“I was really happy that I could contribute a little bit by joining the NCA to help these people,” she said.

Sold books online to raise funds during the pandemic

Ms Arkenbout shares with MS News that her business background and management – having worked in financial institutions before moving here – proved helpful in her role as Vice President.

Organising team structure and setting up the NCA’s mission and vision were just some of the things she managed to set up thanks to her work experience.

Together with the other board members, they creatively planned online events around ‘Circuit Breaker’ restrictions and sold tailor-made hiking books showing various routes in Singapore to raise funds.

Ms Arkenbout (second from left) with the NCA board of 2020
Image courtesy of Patricia Arkenbout

The board also worked with large companies to sell the hiking books for charity, which proved popular among employees in their challenge to stay fit during the ‘Circuit Breaker’.

Other fundraisers held during festive occasions like Christmas and King’s Day – a holiday in the Netherlands – were also successful in raising funds for the charities that NCA supports.

An NCA fundraising dinner during King’s Day in 2021
Image courtesy of Patricia Arkenbout

Feels concerned about online xenophobia

While Ms Arkenbout said she’s never faced any overt racism in her everyday life, there was an incident that left a sour taste in her mouth.

When the Ministry of Manpower tightened immigration policies and changed the Letter of Consent (LOC) so that dependant’s pass holders would need a formal work pass to work here, many applauded the move as one that would supposedly safeguard local jobs.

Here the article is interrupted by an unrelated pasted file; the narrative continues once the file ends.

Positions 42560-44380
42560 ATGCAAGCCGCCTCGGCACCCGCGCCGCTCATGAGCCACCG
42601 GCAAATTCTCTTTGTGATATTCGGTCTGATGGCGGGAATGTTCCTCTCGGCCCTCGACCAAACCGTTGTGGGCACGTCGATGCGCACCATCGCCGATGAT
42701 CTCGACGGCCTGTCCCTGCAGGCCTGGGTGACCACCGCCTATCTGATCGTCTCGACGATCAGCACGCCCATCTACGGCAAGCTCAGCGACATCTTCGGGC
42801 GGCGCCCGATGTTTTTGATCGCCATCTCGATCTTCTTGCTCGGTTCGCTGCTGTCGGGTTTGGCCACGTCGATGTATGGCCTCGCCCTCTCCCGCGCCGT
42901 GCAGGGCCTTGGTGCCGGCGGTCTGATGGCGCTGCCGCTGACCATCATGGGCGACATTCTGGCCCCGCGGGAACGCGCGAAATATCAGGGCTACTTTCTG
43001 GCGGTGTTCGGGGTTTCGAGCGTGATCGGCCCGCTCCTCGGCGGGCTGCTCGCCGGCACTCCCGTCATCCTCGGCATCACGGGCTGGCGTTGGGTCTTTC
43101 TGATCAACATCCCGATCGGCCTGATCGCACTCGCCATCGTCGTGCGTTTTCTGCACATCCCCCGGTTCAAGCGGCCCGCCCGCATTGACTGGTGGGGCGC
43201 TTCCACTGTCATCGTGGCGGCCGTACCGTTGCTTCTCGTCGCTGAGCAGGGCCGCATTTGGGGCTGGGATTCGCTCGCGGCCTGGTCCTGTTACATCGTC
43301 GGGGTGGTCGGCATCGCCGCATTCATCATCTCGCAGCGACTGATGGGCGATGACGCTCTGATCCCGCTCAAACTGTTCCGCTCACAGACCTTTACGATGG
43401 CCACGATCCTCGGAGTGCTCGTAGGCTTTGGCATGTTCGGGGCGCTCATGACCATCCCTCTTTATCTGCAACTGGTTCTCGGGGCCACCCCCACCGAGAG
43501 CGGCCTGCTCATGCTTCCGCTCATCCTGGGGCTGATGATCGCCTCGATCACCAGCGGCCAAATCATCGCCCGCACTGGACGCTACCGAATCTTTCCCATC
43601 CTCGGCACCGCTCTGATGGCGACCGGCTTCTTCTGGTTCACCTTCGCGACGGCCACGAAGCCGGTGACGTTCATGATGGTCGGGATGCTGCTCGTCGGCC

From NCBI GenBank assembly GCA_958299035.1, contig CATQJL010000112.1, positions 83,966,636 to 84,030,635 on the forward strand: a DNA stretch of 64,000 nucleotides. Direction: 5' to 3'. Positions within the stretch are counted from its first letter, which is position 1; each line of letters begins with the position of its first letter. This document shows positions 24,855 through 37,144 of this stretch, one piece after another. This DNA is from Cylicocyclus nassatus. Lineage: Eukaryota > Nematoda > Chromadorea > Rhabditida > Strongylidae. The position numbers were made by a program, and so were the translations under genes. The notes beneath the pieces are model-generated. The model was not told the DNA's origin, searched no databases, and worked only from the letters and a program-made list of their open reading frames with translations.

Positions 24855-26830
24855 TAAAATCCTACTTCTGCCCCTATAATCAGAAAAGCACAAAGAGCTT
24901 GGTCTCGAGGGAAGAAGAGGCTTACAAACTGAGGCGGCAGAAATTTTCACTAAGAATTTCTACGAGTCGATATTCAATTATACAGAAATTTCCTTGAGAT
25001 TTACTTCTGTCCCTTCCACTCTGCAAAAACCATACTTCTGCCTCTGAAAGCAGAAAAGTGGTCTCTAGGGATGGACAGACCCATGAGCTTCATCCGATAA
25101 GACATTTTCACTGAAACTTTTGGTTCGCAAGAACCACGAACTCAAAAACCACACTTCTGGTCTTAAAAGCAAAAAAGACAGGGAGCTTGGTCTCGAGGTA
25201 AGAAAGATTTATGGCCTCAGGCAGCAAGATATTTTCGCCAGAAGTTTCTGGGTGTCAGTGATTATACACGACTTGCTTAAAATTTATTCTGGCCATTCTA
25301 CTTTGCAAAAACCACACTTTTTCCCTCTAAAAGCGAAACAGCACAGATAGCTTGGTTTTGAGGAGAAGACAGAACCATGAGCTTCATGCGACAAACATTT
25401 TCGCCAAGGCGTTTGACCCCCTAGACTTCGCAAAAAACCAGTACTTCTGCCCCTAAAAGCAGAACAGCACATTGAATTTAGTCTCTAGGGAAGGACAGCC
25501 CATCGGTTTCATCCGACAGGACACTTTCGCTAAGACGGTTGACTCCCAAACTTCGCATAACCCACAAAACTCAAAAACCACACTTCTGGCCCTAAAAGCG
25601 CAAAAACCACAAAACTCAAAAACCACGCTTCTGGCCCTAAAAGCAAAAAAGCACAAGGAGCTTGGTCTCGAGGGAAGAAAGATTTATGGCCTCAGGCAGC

However, many comments also tended to be xenophobic in nature.

Source from Facebook comments

Ms Arkenbout was surprised when some of her friends showed her Facebook comments that were grossly unkind towards expats or their spouses.

“(The commenters) don’t think (spouses of expats) should work here because they’re already living a very good life… I hope (these comments are) the minority.”

People tend to be polite in real life, she noted, and so she isn’t sure if there’s something behind the faces that she meets daily.

“There’s more to our story… as a woman, I would also like to earn my own money, and I have my ambitions”, she said.

Unsure what the future holds for her & her family in Singapore

When talking about Singapore, Ms Arkenbout is particularly enthusiastic about the warm climate.

She said she enjoys walking out of the house in a T-shirt, shorts, and flip-flops compared to the winter wear that one has to put on back in the Netherlands, describing it as feeling “light”.

However, as much as she enjoys our tropical climate, she’s not very sure if her family would be staying in Singapore for a long time. Because of Covid-19, they hadn’t seen their relatives since right before borders were closed last year.

Plans were continually pushed back as the situation hadn’t improved enough globally to fly back without quarantines and tests in the way.

If this goes on, the family may decide to return permanently.

Kudos to Ms Arkenbout for caring for the underprivileged

Even though Ms Arkenbout is unsure what her future in Singapore would look like, we’re sure that the charities that she’s supported through the NCA appreciate all the help she’s given.

We wish Ms Arkenbout the best of luck as she continues to devote her time to volunteering work and her job.

This post was brought to you in collaboration with the Ministry of Culture, Community, and Youth (MCCY), in support of #SGTogether.

Featured image courtesy of Patricia Arkenbout.

Jonathan Yee

Jonathan hates maths but is in love with math rock. He also insists that the term is 'esports' and not 'e-sports'.